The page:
New 8(a) standards not a welcome change

Although women welcome the recent changes to the Small Business Administration 8(a) Business Development Program regulations, newly admitted 8(a) companies will find the market for federal information technology contracts eroding.

In response to President Clinton's initiative to reform government contracting with minority firms, SBA on June 30 issued new regulations governing admittance into the program, now called the 8(a) Business Development Program. The changes relaxed the criteria for admittance into the program, placed monetary caps on contracts awarded under the program, eased the rules whereby small businesses can affiliate with other businesses without being subject to a size-standard protest and created a mentor/protege program.

The old regulations included a presumption that individuals from certain groups were socially disadvantaged. Individuals who were not members of these groups had to prove social disadvantage by clear and convincing evidence. The new regulations changed the "clear and convincing evidence" standard to a "preponderance of the evidence" standard. The change means the standard for admittance was weakened from one of almost complete certainty to a standard based on a majority of the evidence.

In practical terms, an applicant— for example, a Caucasian woman who owns and operates an IT company— who could not previously meet the clear and convincing standard of socially and economically disadvantaged, could now apply for 8(a) certification under the new standard. The weaker standards will encourage every woman-owned business in America that could not join the program under the old rules to submit another application.

SBA estimates that the 8(a) program could double under the new standards. Currently, the program includes about 6,000 companies, of which only about half will receive a federal 8(a) contract.

The change will further split the declining amount of business that 8(a) firms collect from federal government contracts. The government is issuing an increasing number of governmentwide acquisition contracts (GWACs), which contain broad statements of work and include work that previously may have been divided into a number of contracts.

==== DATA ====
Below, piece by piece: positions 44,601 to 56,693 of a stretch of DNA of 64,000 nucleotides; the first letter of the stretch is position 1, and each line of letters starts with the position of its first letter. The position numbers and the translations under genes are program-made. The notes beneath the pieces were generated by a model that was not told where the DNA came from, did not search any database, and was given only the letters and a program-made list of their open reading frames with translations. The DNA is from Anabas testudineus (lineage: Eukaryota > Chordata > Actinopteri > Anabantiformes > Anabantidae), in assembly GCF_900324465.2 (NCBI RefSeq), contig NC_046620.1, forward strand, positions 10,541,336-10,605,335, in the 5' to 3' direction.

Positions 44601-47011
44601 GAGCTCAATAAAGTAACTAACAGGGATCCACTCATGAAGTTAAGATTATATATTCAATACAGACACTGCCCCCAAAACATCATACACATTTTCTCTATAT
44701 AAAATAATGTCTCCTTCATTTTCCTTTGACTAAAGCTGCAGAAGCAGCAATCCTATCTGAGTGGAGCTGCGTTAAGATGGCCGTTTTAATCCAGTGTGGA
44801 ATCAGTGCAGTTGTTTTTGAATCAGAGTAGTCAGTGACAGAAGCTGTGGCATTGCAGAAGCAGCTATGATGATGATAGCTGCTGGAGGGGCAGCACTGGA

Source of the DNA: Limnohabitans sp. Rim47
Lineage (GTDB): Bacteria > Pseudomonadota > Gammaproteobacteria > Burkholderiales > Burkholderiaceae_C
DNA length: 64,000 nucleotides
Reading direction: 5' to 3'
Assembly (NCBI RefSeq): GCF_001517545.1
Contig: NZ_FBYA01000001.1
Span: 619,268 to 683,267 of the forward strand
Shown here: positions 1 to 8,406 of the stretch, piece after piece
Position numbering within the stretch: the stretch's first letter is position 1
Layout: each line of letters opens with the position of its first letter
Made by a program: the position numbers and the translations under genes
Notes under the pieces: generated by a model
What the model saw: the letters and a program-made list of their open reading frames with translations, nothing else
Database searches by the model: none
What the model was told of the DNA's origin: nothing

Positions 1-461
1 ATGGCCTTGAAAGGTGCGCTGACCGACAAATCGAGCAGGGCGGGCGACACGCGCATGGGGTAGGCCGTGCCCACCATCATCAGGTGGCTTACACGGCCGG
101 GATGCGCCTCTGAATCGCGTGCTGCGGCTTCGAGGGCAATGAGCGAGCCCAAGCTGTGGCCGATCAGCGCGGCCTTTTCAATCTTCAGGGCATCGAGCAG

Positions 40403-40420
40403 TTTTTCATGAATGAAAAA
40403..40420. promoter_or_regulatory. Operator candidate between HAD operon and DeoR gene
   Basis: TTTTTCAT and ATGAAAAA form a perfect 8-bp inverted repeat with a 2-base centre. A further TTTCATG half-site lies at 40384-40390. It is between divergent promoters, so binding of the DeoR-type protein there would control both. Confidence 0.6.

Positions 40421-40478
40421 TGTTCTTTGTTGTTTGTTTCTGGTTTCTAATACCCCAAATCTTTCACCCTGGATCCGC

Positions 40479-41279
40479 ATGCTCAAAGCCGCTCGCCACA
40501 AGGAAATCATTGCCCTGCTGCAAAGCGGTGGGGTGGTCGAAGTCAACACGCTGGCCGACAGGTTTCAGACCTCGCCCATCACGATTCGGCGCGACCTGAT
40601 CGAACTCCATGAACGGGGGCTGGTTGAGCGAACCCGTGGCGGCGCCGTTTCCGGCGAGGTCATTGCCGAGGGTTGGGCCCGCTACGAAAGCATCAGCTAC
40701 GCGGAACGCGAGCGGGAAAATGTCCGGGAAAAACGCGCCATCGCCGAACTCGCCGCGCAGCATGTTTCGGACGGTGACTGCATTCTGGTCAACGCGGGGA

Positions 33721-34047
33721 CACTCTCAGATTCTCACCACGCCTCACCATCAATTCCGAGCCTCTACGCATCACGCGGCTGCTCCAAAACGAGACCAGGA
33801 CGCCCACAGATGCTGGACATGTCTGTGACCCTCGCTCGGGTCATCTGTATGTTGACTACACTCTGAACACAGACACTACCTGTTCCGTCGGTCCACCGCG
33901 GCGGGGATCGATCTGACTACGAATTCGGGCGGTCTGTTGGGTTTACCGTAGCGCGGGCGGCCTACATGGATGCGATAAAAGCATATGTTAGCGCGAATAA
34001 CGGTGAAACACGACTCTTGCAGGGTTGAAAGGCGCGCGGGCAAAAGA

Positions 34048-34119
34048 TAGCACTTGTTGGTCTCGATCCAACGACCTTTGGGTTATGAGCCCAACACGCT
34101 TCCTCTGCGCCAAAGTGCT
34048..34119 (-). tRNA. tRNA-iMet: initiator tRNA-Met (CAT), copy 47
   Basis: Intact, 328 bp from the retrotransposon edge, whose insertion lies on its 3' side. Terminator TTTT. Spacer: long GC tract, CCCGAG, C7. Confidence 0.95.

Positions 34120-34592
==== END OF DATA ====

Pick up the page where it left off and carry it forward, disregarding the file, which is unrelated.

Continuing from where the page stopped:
While multiple awards are made under each GWAC solicitation, the awardees tend to be large, established companies. Each awardee has multiple subcontractors on its team. Although some of these subcontractors could be 8(a) companies, the companies may not win work because when a federal agency purchases a product or service off a GWAC contract, it typically competes that requirement among all its GWAC contractors.

Delivery orders issued off GWACs typically require quick turnaround and delivery. Small companies that can't and don't maintain larger inventories won't be able to compete on price and quick delivery.

The government also purchases a large amount of its requirements off federal supply schedules. In schedule contracting, the contractor and the government establish a contract with a predetermined price per item. The contractor must give the government its best price for a particular item, most often computer equipment and related services. The government then orders items from whichever schedule contract best meets its needs.

Typically, a large number of 8(a) contracts covered computer buys. A lot of those requirements are now being purchased quickly and easily off schedules the federal government maintains. This has resulted in fewer 8(a) contracts being awarded for computer buys.

The regulations also limit the number of sole-source 8(a) contracts. Generally, an 8(a) company can receive sole-source contracts that total five times the company's primary size standard or $100 million, whichever is less. Once a company reaches the ceiling, it is no longer eligible for sole-source 8(a) awards.

This rule creates more contractors who compete for the same amount of contract dollars, resulting in less total revenue for each company. At a time when the government is bundling purchases under GWACs, the 8(a) program is creating smaller companies.

While it is a good idea to have more contractors receive 8(a) awards, the timing of the new regulations is wrong. At a time when big appears to be better in federal government contracting, the new regulations could be the death knell for a lot of small businesses in the computer arena. Unless you have a specialty, the new rules will create an even tougher dog-eat-dog world in 8(a) contracting.

-- Kinosky is a partner in the firm Kinosky, Phillips & Lieberman, PLC, Arlington, Va.

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